'Dodd's Dance,* that our friend Dodd had 
seriously proposed that we kill any Indian who 

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met U8 with propositions of any more 'dance 

"During our travels with the Tontos nothing 
worthy of note occurred until we reached the 
western rim of the Sierra Anchas, a wide range 
of mountains. At this point we had a magnil- 
cent view, the whole valley of Tonto creek lay 
spread out at our feet, wiui the Mazatzal range 
of mountains bordering the valley on the west, 
in which are the celebrated Four Peaks. At the 
southern end of the Mazatzals, near the south- 
eastern base of the Four Peaks, and a short dis- 
tance below the junction of Tonto Creek and the 
Salt River, is now located that most wonderful 
structure, the great Roosevelt Dam and 

"We made a halt at the rim while the chief 
made his 'peace smokes' to notify other Tontos 
who might be in the intermediate section be- 
tween us and Camp Reno that our parly was not 
to be molested. Away off to the westward be- 
yond the valley of Tonto creek, and close up to 
the eastern base of the Mazatzal range, could be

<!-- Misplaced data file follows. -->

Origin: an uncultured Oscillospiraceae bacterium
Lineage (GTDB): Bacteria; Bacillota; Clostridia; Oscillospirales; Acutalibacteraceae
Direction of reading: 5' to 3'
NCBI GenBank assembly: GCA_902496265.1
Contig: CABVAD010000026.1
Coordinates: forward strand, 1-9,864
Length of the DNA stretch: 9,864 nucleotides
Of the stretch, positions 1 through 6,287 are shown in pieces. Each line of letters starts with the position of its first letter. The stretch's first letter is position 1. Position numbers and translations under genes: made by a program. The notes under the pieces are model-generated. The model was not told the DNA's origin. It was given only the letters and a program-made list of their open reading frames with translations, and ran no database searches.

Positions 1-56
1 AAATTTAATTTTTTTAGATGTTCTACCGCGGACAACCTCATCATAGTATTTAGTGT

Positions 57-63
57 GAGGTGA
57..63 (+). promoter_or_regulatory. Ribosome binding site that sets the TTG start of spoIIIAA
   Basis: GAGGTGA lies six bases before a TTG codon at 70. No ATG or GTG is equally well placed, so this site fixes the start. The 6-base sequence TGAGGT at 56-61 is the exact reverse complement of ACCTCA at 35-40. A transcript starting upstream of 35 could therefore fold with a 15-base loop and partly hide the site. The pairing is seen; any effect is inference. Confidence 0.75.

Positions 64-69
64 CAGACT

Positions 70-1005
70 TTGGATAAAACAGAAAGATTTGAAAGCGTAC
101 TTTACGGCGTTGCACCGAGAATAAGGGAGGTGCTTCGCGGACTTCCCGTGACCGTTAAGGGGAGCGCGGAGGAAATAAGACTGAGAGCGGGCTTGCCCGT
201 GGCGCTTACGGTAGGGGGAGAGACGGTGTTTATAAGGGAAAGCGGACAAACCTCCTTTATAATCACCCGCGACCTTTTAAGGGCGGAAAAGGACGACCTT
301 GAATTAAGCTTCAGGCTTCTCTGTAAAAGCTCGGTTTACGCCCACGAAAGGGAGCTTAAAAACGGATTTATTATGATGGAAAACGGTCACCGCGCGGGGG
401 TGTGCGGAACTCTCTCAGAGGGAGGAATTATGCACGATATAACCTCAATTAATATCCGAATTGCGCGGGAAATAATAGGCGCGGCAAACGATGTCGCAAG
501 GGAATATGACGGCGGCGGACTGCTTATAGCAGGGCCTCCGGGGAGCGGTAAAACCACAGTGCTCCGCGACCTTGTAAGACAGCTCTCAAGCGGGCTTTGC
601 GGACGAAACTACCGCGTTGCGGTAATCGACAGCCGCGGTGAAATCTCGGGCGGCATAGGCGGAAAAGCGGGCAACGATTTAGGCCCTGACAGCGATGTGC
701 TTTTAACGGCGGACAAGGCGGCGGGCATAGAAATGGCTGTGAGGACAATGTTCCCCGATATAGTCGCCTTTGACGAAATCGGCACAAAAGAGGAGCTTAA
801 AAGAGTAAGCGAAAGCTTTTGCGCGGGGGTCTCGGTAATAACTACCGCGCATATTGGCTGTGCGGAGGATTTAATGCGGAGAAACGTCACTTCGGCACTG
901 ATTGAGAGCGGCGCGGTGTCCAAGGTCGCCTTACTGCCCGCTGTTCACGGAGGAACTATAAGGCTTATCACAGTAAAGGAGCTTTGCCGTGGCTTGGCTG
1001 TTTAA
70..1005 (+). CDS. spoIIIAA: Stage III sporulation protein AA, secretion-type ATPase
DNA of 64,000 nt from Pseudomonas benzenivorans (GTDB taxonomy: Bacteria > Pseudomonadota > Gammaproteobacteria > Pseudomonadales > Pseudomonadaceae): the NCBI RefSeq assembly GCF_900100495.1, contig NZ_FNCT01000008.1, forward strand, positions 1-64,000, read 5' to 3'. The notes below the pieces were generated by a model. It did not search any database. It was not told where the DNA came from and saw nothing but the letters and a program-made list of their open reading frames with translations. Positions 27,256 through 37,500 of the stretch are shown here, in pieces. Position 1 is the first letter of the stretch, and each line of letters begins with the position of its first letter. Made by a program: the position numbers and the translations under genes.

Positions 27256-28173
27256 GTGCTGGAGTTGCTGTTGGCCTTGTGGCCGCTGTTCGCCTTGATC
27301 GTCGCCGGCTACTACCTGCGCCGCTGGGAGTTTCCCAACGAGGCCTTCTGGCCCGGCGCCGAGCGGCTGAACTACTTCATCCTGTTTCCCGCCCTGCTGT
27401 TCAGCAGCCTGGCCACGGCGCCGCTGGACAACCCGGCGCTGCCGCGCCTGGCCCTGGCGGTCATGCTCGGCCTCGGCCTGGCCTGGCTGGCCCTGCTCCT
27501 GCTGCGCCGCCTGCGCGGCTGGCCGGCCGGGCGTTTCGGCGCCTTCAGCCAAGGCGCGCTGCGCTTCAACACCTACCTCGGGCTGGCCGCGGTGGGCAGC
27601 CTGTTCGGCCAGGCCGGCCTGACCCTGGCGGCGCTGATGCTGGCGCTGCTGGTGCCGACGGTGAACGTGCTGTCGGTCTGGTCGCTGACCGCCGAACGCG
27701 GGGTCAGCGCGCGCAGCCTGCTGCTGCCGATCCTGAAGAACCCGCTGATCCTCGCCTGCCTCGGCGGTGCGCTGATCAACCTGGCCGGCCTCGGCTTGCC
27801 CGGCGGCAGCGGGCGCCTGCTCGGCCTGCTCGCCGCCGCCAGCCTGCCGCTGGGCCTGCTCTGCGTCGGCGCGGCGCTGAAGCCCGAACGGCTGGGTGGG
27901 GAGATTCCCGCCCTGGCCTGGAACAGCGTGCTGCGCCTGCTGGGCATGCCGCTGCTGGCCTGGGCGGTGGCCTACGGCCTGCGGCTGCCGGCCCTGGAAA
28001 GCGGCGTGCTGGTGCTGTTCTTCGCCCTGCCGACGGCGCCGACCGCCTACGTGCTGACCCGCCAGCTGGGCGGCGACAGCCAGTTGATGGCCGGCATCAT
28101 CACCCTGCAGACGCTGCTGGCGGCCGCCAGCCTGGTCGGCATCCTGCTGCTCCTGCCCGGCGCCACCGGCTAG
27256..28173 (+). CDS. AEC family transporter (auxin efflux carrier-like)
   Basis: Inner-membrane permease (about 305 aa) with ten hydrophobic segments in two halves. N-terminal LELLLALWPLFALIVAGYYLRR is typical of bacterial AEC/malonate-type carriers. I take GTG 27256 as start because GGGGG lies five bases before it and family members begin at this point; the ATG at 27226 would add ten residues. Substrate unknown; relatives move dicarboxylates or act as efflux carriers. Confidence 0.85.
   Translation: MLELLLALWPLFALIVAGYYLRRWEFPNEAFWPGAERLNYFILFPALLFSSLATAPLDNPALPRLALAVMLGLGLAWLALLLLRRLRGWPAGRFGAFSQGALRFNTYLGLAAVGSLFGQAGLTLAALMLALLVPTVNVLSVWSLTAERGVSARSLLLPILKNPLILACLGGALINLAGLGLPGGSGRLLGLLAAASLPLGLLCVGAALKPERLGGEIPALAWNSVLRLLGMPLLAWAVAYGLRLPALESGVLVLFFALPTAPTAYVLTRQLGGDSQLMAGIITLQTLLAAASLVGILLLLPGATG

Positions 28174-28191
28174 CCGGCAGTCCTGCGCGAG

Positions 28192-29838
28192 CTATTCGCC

dimly seen a small brown or bare spot, which the 
chief pointed out and said, 'There are the sol- 
diers, there your people.' It was Camp Reno. 
*Tou are my friends and can go there in peace,' 
said the chief. *I cannot ^o for I and my peo- 
ple are even now at war with those white skins, 
but my warriors over there now will not molest 
you. I have signalled to them that you are 
friends, and when you reach your people do not 
forget your true friend, Da-chay-ya.' He also 
said, 'I have desired to live in amity with the 

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whites, and all I asked for was the right for me 
and my people to live. ' 

"Bid(fing good-by to Da-chay-ya and his peo- 
ple, we began the descent of the precipitous side 
of the Sierra Anchas. In the miles of travel 
from the rim to Gamp Heno, we saw no Indians, 
although plenly of the freshest sign was seen 
en route. 

"Gamp Reno, (long since abandoned) was 
located two or three imles west of Tonto creek,